Congo troops guarding British firm 'killed peaceful protesters'

Two fishermen reportedly beaten to death after criticising Soco International’s activities in Virunga National Park in Democratic Republic of Congo   By Martin Fletcher*

[caption id="attachment_11789" align="alignleft" width="620"]Fishermen of Kavanyongi on the Northern shores of Lake Edward, inside Virunga National Park. Photo: Getty Images Fishermen of Kavanyongi on the Northern shores of Lake Edward, inside Virunga National Park. Photo: Getty Images[/caption] Soldiers guarding a British company that is searching for oil in Africa’s oldest national park are believed to have killed two opponents of the controversial project, The Telegraph has discovered.
The fishermen were both beaten to death after apparently criticising Soco International’s activities in Virunga National Park, a Unesco World Heritage Site in the Democratic Republic of Congo, villagers told a journalist who visited the remote fishing community of Nyakakoma where Soco has been based since 2011. Their claims, recorded in today’s Telegraph magazine, were later corroborated by an investigator from Human Rights Watch. Ida Sawyer, HRW’s senior Congo researcher, said: “Many other fishermen, activists and park rangers have been badly beaten, threatened and intimidated after opposing (Soco’s) work in the park. It is shocking and completely unacceptable that park residents risk being killed when they peacefully express their views.”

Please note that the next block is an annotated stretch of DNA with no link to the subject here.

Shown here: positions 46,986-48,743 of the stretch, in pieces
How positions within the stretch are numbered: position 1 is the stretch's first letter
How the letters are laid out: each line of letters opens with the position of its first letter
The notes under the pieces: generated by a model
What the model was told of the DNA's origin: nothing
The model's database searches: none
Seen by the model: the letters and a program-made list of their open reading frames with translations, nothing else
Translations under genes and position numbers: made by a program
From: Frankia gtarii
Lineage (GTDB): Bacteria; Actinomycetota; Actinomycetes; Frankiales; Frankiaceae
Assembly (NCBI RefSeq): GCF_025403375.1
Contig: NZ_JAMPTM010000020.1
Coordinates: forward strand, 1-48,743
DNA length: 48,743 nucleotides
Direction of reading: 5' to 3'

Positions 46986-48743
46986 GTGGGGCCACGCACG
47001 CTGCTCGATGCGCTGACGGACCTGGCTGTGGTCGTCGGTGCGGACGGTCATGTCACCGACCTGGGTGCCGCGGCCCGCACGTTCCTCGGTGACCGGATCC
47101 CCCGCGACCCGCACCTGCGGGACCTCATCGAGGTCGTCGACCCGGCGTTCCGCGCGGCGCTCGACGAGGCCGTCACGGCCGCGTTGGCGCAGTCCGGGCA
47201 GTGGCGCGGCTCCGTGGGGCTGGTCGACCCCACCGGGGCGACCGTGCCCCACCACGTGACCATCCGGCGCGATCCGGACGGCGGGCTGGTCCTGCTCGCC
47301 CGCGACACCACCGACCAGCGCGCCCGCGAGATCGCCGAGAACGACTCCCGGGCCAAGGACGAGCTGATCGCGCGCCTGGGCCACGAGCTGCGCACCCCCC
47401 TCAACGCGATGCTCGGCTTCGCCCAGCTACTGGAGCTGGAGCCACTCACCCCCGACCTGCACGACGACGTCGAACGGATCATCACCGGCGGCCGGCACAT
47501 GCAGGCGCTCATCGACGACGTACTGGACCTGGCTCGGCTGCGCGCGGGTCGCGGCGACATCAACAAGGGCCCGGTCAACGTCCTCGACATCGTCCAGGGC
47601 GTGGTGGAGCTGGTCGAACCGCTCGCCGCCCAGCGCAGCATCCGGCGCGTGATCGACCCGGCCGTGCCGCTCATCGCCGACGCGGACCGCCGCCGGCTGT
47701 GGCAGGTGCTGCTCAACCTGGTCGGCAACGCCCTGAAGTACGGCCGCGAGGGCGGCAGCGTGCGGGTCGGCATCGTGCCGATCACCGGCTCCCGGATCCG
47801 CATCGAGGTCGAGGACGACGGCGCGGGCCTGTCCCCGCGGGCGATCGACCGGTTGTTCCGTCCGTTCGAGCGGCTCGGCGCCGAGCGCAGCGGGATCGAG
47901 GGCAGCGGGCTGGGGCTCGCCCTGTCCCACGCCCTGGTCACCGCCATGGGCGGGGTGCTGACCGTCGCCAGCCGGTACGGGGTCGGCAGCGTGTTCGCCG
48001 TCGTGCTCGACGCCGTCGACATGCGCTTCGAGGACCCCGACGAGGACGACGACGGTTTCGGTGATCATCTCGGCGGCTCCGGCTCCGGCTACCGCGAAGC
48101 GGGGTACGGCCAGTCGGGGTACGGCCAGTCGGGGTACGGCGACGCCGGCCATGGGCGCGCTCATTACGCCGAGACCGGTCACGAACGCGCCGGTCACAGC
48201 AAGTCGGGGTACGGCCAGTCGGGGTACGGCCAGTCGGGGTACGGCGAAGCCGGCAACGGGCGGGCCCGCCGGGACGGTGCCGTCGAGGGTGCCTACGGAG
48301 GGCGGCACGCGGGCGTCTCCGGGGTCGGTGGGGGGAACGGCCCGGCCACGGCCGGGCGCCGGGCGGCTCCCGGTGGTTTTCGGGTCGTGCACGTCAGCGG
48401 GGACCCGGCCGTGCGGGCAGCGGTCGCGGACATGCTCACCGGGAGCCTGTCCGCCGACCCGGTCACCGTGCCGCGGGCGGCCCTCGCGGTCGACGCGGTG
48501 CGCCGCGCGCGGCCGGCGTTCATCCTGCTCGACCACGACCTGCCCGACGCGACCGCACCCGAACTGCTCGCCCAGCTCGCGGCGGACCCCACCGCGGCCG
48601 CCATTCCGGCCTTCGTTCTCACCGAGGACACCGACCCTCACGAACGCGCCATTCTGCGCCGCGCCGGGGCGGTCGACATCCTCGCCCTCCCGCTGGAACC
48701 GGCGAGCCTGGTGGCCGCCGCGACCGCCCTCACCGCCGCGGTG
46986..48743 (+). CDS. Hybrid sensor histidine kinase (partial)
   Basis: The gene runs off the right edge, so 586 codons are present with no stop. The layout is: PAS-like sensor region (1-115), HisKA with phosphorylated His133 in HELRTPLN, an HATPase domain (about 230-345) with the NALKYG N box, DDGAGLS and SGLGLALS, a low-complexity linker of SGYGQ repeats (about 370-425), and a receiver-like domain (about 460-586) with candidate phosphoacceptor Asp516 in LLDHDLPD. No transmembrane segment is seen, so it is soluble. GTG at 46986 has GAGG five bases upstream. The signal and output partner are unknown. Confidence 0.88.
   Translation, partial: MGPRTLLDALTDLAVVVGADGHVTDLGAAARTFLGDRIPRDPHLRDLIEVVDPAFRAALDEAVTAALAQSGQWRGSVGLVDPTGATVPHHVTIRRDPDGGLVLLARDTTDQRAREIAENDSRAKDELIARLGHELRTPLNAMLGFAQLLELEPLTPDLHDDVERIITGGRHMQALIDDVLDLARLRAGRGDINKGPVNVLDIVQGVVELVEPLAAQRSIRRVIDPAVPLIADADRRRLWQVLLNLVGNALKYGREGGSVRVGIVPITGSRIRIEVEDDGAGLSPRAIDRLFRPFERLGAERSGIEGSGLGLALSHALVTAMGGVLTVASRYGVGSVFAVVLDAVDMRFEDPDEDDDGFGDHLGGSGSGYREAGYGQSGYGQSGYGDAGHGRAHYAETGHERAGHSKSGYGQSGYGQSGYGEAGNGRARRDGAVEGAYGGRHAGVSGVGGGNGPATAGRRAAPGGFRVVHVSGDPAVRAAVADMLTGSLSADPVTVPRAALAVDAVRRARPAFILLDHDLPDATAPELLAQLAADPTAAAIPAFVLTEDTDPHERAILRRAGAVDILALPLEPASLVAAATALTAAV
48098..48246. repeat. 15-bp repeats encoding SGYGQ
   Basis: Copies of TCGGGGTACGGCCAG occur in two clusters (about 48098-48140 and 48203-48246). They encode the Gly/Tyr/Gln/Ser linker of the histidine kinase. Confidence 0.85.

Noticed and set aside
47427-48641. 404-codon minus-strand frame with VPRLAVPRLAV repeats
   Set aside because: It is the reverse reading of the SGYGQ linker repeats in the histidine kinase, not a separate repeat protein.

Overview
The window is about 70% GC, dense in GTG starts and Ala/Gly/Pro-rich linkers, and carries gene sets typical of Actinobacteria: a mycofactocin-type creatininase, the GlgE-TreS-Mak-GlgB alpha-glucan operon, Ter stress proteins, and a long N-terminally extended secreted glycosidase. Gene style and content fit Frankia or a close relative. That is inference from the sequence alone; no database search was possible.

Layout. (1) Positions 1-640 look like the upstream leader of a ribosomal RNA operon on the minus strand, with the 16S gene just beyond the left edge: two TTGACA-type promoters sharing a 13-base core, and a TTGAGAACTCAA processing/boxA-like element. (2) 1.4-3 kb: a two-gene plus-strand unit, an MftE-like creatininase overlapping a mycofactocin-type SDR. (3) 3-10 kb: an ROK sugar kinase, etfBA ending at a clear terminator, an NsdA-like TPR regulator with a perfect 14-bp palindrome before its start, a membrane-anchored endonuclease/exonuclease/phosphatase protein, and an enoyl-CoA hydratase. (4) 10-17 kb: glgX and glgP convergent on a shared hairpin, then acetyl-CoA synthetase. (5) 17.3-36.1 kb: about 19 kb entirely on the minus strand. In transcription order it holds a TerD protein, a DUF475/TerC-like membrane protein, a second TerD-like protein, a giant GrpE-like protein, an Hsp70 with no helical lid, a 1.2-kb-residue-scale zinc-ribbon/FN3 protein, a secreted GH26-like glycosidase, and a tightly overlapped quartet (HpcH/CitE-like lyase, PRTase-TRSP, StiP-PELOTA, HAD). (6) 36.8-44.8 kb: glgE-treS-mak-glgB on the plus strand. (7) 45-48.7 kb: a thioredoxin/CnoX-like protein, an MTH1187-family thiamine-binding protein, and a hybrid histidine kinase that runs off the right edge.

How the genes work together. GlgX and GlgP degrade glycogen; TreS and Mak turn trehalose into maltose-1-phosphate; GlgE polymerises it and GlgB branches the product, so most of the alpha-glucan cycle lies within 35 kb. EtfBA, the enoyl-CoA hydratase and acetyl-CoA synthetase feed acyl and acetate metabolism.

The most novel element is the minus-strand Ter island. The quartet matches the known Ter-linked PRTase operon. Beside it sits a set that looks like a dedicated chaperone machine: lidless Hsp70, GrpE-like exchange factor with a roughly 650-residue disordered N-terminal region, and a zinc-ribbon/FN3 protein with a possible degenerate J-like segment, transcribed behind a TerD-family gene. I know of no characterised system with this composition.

The park authorities have launched a formal investigation.
Roger Cagle, Soco’s deputy chief executive, denied any responsibility for the Congolese soldiers’ actions. “They’re not associated with Soco. They’re assigned to us. We can’t tell the army to go and kiss off,” he said during an interview in Soco’s Mayfair headquarters.

Soco won a licence to explore for oil in Virunga in 2006. That licence was ratified by presidential decree in 2010. But Emmanuel de Merode, Virunga’s Belgian-born director, an array of environmental and human rights NGOs, Unesco and even the British government have challenged the legality of Soco’s operations. They contend that oil drilling would threaten not only a highly-protected environment but the fragile peace of a former war zone and conservation efforts throughout the DRC. At least five big shareholders have raised concerns with Soco or sold their investments.

Cagle called the allegations against his company “malicious lies” and insisted that Soco forbade any form of illegal activity by its employees or contractors. He said the company had done its best to investigate the charges, but those making them offered no proof or specifics.

Soco recently completed its seismic tests and is withdrawing from Virunga. In June it announced that would not return to drill without an agreement between the DRC government and Unesco.

*Source telegraph


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